The spleen used for this investigation was removed from a female SLE patient (M) because of hypersplenism secondary to persistent haemolysis and thrombocytopaenia. Patient consent was obtained using standard practice procedures at the time. The patient fulfilled the American Rheumatism Association criteria for SLE [1], with the presence of arthritis, photosensitive skin rash, an autoimmune haemolytic anaemia, lymphopaenia, thrombocytopaenia, and homogeneous antinuclear antibodies characterized as anti-DNA antibodies. At the time of splenectomy the patient had detectable antibodies against DNA (Crithidia negative), and IgA and IgM antibodies against cardiolipin.

The spleen was cut into small pieces and snap frozen. Serial frozen sections (6–8 μm thick) of the spleen, which had been stored at -70°C, were cut with a cryostat and mounted on slides precoated with 2% 3-amino-propyltriethoxy silane (Sigma, Poole, UK). Sections were air dried, fixed in acetone for 10 min and stored at -70°C with desiccant.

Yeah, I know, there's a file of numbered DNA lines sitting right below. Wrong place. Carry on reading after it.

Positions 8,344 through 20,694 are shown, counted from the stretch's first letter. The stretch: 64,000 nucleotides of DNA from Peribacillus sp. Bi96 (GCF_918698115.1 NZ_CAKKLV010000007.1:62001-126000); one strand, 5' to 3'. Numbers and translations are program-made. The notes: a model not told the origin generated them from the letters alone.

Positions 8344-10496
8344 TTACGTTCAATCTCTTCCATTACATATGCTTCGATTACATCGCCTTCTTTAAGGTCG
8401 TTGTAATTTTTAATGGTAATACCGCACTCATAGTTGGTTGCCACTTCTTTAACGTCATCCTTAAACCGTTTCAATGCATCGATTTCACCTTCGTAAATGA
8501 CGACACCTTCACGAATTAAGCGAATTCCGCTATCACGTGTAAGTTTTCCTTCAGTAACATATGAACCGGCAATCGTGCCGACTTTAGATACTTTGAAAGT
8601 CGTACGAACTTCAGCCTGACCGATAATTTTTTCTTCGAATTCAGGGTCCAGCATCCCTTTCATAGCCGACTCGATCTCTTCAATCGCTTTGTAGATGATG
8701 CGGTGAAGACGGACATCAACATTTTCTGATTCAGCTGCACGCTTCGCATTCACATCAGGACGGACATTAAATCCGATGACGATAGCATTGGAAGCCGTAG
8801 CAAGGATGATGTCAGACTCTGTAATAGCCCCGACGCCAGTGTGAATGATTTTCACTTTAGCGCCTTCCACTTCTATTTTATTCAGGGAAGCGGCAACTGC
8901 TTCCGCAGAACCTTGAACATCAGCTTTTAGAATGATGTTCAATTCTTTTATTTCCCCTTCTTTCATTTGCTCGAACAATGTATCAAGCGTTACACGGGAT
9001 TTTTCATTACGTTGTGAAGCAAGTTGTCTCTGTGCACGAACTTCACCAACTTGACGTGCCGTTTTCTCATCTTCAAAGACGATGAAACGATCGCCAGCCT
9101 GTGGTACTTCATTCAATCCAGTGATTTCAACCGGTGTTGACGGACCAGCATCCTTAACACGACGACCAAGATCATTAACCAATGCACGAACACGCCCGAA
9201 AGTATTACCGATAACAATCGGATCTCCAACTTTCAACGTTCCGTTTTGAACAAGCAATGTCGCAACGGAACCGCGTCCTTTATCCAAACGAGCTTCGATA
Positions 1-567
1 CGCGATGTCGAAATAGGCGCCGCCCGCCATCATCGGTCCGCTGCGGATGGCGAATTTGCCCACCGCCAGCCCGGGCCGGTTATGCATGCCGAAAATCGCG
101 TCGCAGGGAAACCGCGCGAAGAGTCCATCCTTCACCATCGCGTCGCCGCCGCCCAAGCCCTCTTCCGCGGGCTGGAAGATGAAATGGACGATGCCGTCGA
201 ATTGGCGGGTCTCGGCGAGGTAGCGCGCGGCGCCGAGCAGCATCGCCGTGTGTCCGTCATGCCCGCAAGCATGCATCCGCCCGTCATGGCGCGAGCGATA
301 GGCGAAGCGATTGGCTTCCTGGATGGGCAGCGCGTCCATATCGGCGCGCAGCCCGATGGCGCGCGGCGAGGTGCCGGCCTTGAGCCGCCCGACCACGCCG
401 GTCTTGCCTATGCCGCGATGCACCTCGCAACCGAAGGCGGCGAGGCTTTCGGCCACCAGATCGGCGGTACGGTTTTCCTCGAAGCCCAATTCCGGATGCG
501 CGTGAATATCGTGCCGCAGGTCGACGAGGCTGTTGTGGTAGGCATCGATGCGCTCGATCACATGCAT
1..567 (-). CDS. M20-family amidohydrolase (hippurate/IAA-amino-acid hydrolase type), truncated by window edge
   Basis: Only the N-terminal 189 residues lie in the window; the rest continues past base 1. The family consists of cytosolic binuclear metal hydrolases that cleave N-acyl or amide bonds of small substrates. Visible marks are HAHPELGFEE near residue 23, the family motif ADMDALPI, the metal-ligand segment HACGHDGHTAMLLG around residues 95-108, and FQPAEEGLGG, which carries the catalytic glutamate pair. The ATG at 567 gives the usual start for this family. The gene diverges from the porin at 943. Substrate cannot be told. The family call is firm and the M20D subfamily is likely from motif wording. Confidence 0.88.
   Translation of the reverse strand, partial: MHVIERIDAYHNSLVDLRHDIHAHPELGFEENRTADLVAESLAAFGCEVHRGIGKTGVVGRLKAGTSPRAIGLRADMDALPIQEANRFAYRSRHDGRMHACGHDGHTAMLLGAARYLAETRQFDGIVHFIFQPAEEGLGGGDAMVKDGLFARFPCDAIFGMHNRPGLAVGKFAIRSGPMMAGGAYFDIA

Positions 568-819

Immunohistochemical staining of tissue sections

Frozen sections were stained using mouse monoclonal antibodies for B cells (anti-CD20; DAKO A/S, Cambridgeshire, UK), T cells (anti-CD3; DAKO A/S), proliferating cells (anti-Ki67; DAKO A/S), follicular dendritic cells (FDCs; Wue2) and plasma cells (Wue1). (The latter two were both kindly donated by Dr A Greiner, University of Würzburg, Germany.) This was followed by incubation with rabbit anti-mouse IgG (DAKO A/S), and an alkaline phosphatase/anti-alkaline phosphatase complex (DAKO A/S). Immune complexes containing alkaline phosphatase/anti-alkaline phosphatase were detected by incubation with new fuschin substrate, and the sections were counter-stained with Mayer's haematoxylin (Sigma).

Microdissection of germinal centres and DNA preparation

GCs were identified by staining with anti-CD20 and anti-FDC. They were microdissected under sterile ultrapure water using sterile blood lancets attached to Narishige micromanipulators (Nikon, Telford, UK), linked to an inverted microscope (Nikon). Excised tissue was digested in 30 μl proteinase K (0.7 mg/ml; Boehringer Mannheim, Mannheim, Germany) at 50°C for 1 hour, which was then inactivated at 95°C for 10 min. This DNA preparation was used as a template for subsequent primary PCR reactions.

Amplification and cloning of rearranged immunoglobulin V genes